# Deducing Sigma (2r)^3 = 2n^2 (n+1)^2 | n, r=1

• MHB
• ChelseaL
In summary, Sigma is a symbol used to represent mathematical sums or series. The equation in question was deduced using mathematical manipulation and simplification to find a relationship between the sum of cubes and the square of a number. The terms 2r and 2n^2 play an important role in balancing the equation and making it true. Setting r to 1 simplifies the equation and helps establish the relationship between the sum of cubes and the square of a number. This equation can be applied to any positive integer values of n and r, although it is most commonly used when both are set to 1.
ChelseaL
Deduce that
n
Sigma (2r)^3 = 2n^2 (n+1)^2
r=1I'm not exactly sure how to start.

ChelseaL said:
Deduce that
n
Sigma (2r)^3 = 2n^2 (n+1)^2
r=1I'm not exactly sure how to start.

$$\displaystyle \sum_{r=1}^n\left((2r)^3\right)=8\sum_{r=1}^n\left(r^3\right)=\,?$$

The result of my previous thread was 1.

ChelseaL said:
The result of my previous thread was 1.

https://mathhelpboards.com/discrete-mathematics-set-theory-logic-15/mathematical-induction-sigma-notation-23918.html

I assumed the two similarly named accounts from the same country were in some way related.

Oh right sorry, I got locked out of my previous account. The part with the k + 1 case?

ChelseaL said:
Oh right sorry, I got locked out of my previous account. The part with the k + 1 case?

$$\displaystyle \sum_{k=1}^n\left(k^3\right)=\frac{n^2(n+1)^2}{4}$$

If we are allowed to use that formula, then this problem become very straightforward. :)

1
sigma r^3 = 1^2(1+1)^2/4?
r=1

ChelseaL said:
1
sigma r^3 = 1^2(1+1)^2/4?
r=1

No, what I mean is:

$$\displaystyle \sum_{r=1}^n\left((2r)^3\right)=8\sum_{r=1}^n\left(r^3\right)=8\left(\frac{n^2(n+1)^2}{4}\right)=2n^2(n+1)^2$$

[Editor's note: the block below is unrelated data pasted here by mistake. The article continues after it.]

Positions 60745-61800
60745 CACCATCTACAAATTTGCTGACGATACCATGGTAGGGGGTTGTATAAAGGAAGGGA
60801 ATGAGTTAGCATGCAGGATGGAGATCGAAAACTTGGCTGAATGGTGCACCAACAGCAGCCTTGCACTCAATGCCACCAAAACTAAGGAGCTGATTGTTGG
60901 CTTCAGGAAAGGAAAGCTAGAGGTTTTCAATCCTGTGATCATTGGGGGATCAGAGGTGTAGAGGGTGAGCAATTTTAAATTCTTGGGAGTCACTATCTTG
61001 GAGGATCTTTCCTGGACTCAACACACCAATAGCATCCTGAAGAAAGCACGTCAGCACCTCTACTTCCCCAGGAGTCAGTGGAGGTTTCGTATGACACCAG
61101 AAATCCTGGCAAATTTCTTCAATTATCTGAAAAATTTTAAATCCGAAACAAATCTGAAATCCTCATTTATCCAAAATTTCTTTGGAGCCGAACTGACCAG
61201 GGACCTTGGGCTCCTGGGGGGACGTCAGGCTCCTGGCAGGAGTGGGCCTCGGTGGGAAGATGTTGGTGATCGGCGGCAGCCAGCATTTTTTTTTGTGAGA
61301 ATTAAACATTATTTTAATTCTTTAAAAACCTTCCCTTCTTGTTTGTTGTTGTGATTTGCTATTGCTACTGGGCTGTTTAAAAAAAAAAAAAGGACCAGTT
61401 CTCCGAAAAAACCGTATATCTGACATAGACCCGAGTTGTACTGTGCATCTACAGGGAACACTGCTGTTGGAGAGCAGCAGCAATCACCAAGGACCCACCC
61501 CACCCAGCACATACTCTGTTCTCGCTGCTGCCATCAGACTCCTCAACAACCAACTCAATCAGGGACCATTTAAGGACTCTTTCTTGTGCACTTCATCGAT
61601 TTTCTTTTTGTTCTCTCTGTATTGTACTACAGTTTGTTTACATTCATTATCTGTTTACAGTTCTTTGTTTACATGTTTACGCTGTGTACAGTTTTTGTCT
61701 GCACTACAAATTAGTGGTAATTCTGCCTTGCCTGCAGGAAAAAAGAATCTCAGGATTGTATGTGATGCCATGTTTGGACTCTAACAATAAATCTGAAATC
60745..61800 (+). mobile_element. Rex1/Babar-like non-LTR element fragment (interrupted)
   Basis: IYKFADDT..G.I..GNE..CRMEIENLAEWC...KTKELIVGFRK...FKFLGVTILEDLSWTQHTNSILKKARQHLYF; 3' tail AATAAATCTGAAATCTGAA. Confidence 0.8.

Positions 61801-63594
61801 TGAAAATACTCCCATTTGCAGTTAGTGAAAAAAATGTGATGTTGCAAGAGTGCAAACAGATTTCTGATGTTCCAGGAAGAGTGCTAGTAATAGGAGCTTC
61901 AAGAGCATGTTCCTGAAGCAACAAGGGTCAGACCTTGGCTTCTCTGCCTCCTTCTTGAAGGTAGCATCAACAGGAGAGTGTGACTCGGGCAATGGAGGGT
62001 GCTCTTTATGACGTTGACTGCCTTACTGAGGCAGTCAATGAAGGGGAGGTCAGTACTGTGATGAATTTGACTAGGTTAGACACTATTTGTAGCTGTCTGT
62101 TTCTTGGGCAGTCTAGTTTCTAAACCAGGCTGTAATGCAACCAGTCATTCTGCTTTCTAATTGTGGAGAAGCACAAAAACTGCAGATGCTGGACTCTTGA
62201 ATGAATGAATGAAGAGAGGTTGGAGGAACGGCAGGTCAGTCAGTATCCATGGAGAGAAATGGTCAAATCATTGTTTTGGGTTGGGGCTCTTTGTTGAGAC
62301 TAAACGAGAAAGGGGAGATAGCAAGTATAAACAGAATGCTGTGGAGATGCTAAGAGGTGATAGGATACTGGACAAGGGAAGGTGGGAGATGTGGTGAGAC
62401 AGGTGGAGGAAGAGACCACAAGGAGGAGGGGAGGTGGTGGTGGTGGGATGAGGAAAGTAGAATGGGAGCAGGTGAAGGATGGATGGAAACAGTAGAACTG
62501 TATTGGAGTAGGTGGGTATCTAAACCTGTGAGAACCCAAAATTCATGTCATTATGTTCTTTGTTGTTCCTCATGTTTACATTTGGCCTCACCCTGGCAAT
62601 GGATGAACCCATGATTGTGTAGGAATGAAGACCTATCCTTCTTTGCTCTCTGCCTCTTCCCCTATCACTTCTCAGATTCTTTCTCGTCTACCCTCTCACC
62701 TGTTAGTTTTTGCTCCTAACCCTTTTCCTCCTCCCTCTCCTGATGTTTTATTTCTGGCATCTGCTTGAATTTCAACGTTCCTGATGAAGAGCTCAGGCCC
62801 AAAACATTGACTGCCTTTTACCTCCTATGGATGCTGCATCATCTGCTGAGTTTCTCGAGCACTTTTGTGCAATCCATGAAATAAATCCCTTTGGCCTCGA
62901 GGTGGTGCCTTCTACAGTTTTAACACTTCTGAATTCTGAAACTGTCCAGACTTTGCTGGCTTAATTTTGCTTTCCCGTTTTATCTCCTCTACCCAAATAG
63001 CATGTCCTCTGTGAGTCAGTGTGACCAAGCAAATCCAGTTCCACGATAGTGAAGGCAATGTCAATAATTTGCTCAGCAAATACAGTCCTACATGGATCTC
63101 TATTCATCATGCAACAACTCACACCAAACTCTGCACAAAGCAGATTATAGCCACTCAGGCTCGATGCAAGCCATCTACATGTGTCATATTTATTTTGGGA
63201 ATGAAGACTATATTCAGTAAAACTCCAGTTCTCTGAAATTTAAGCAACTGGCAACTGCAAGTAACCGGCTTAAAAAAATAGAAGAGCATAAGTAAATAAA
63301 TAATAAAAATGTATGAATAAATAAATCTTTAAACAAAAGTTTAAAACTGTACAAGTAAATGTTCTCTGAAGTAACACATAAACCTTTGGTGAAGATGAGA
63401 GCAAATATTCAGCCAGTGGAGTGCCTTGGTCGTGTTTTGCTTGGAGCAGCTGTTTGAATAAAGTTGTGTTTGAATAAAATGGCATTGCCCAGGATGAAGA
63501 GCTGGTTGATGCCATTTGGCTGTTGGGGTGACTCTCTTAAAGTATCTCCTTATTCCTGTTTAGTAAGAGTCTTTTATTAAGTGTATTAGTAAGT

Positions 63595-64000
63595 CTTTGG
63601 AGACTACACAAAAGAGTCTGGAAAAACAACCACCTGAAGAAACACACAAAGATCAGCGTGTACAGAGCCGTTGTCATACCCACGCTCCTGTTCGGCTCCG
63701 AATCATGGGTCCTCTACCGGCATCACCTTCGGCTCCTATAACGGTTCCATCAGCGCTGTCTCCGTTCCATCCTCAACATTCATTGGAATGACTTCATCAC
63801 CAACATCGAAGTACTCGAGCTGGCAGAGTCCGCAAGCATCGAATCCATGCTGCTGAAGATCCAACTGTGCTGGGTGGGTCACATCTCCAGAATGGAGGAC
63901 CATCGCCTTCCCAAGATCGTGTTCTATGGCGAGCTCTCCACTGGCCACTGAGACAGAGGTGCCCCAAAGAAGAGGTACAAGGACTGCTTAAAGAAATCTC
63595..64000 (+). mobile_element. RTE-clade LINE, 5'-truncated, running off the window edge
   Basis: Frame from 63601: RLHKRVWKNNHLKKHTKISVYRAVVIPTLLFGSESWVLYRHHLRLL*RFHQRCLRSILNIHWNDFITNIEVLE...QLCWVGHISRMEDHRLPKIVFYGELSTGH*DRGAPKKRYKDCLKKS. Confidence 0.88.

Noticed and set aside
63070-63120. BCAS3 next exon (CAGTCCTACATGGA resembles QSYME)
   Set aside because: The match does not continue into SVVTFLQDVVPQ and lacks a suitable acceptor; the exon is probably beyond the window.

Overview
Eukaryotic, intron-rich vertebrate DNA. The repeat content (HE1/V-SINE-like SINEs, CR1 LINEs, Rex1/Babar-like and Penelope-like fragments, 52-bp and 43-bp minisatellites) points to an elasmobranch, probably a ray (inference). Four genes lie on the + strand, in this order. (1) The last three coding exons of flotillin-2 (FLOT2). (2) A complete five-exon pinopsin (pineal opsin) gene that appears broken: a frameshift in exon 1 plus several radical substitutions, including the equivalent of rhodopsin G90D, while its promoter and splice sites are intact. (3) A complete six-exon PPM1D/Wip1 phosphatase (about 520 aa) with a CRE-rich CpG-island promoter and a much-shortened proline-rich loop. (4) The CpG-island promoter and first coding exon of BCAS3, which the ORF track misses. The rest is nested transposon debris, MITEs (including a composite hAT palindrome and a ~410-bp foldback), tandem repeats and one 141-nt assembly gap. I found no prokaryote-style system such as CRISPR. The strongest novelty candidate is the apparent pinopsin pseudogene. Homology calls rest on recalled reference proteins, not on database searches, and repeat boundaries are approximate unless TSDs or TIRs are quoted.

ChelseaL said:
Deduce that
n
Sigma (2r)^3 = 2n^2 (n+1)^2
r=1

method 1

$\displaystyle 8 \sum_{r=1}^n r^3 = 8\color{red}{(1 + 2^3 + 3^3 + \, ... \, +n^3})$

sequence of partial sums for the series in parentheses is the triangular numbers squared ...

$1, 9, 36, 100, ... = 1^2, 3^2, 6^2, 10^2, ... , \left[\dfrac{n(n+1)}{2}\right]^2 = \dfrac{n^2(n+1)^2}{4}$

$\displaystyle 8 \sum_{r=1}^n r^3 = 8 \cdot \dfrac{n^2(n+1)^2}{4} = 2n^2(n+1)^2$method 2 (induction) ...

$\displaystyle \sum_{r=1}^1 (2r)^3 = 2^3 = 8 = 2(1)^2 \cdot (1+1)^2$

assume true for $n$, show true for $(n+1)$

$\displaystyle \sum_{r=1}^{n+1} (2r)^3 = \sum_{r=1}^n (2r)^3 + [2(n+1)]^2 = 2n^2(n+1)^2 + [2(n+1)]^3 = 2(n+1)^2\bigg[n^2+4(n+1)\bigg] = 2(n+1)^2(n^2+4n+4) = 2(n+1)^2(n+2)^2$

## 1. What is Sigma in this equation?

Sigma is a symbol that represents a mathematical sum or series. In this equation, it represents the sum of the first n cubes.

## 2. How did you deduce this equation?

This equation was deduced using mathematical manipulation and simplification. The goal was to find a relationship between the sum of cubes and the square of a number (n+1).

## 3. What is the significance of 2r and 2n^2 in this equation?

2r represents the number of terms in the sum of cubes, while 2n^2 represents the square of the number of terms in the sum of squares. These terms are important in balancing out the equation and making it true.

## 4. Why is r set to 1 in this equation?

Setting r to 1 simplifies the equation and makes it easier to understand and manipulate. It also helps to establish the relationship between the sum of cubes and the square of a number.

## 5. Can this equation be applied to any values of n and r?

Yes, this equation can be applied to any positive integer values of n and r. However, it is most commonly used when n and r are set to 1.

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